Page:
From under the sea to the C Suite: what we can learn from the backlash against The Little Mermaid

From under the sea to the C Suite: what we can learn from the backlash against The Little Mermaid


6th October 2022

After it was announced that a black actress (Halle Bailey) would play the lead role of Ariel in the upcoming remake of the Little Mermaid, social media was awash (pardon the pun) with a backlash against her casting, on the grounds that the role shouldn’t be played by a black actress.

As the hashtag #NotmyAriel began trending, this led some to ask the question: if a black person can’t play the role of a fictional character in a fantasy world where there are no rules, how much more challenging might it be to appoint them to positions of leadership in the real world?

Is race essential to the role?

Of course, there are examples where race may be essential to be able to do the role itself - it wouldn’t necessarily work to have a non-Colombian Mirabel Madrigal in Encanto for example. However, in reality, these instances should be extremely rare. Employers would need to objectively justify why this was the case and so may want to take advice on this.

Ultimately most would agree that the person appointed to a role should be the person who is best qualified for it, irrespective of their colour  - even if they don’t fit the mould we may have been expecting.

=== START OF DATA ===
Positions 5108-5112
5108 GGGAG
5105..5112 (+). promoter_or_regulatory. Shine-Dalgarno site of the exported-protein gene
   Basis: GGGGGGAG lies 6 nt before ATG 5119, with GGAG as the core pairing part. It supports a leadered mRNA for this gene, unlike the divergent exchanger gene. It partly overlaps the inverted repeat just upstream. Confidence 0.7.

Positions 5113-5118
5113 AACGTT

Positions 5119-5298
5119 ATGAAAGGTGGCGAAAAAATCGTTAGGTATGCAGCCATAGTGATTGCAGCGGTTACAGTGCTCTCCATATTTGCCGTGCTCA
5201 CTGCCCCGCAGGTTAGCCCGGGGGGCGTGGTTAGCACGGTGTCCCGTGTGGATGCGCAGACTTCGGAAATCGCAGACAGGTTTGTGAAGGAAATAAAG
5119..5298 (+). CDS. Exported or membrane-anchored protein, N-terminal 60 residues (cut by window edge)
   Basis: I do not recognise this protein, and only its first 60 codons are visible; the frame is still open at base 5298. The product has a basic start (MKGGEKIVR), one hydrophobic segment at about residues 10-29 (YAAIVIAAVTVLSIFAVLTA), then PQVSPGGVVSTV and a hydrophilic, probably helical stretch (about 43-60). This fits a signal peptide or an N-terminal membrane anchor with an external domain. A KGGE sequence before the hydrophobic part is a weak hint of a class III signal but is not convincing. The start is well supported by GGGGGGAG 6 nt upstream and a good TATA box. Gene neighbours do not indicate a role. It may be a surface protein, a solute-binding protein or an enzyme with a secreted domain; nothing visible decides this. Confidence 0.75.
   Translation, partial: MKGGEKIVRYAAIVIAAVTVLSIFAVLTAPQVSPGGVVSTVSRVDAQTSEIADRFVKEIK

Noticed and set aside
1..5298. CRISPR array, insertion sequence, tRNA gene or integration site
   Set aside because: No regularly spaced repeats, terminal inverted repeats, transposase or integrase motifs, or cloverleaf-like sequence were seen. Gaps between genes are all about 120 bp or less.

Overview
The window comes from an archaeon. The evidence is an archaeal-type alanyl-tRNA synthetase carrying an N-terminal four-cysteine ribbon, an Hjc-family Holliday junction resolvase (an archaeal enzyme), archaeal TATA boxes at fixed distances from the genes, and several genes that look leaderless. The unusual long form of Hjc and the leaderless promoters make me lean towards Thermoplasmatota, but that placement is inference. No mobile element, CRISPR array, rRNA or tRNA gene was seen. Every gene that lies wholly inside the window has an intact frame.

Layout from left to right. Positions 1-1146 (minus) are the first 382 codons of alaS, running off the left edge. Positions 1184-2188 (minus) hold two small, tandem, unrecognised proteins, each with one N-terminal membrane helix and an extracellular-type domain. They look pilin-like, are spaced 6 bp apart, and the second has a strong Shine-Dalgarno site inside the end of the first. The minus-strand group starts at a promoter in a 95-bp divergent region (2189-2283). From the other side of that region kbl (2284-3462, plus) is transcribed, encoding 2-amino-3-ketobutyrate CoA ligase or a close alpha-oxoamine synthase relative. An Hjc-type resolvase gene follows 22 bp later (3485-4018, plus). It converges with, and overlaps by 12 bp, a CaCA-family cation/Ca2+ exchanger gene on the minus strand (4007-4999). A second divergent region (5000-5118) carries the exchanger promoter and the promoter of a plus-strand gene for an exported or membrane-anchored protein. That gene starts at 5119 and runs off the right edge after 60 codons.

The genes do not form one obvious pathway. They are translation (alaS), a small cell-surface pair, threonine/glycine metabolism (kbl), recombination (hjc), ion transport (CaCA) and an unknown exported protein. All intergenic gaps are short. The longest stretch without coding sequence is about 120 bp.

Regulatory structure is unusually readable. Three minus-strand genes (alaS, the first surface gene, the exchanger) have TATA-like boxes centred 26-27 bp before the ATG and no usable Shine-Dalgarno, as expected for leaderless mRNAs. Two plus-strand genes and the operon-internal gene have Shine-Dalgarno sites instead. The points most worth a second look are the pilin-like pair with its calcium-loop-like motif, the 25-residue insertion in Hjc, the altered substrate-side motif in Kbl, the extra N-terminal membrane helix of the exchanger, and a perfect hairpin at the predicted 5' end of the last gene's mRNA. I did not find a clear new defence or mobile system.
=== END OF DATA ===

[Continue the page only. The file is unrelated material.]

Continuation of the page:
Black History Month: Action not words

This Black History Month the focus is on action not words, so what can be done to support senior black leaders if these kinds of issues arise?

  • Challenge unfair criticism: For example, some of the criticisms of Halle Bailey were that Ariel has red hair (Halle has red hair in the trailer), or that black people can’t be mermaids. In the real world, some of the criticism may be open and obviously wrong, so easy to challenge, but you may also need to be prepared to address unfair criticism when it is more subtle.
  • Credibility: As with Halle playing Ariel, sadly, some individuals may believe black candidates are less credible or have only been appointed due to their race. An important way to challenge this kind of criticism and to minimise the risk of it arising in the first place can be to reinforce that you will have selected the strongest, most credible candidate who you believe will be the best at the job and to reiterate that as appropriate. 
  • Champion (‘Mermaids assemble’): Darryl Hannah who was the lead in the 1980s mermaid film ‘Splash’, publicly came out in support of Halle’s casting in the midst of the backlash, as did Jodi Benson, who herself voiced Ariel in the original (1989) animation. Being a true champion of such leaders can be critical in reinforcing their credibility and ensuring they have appropriate support when needed.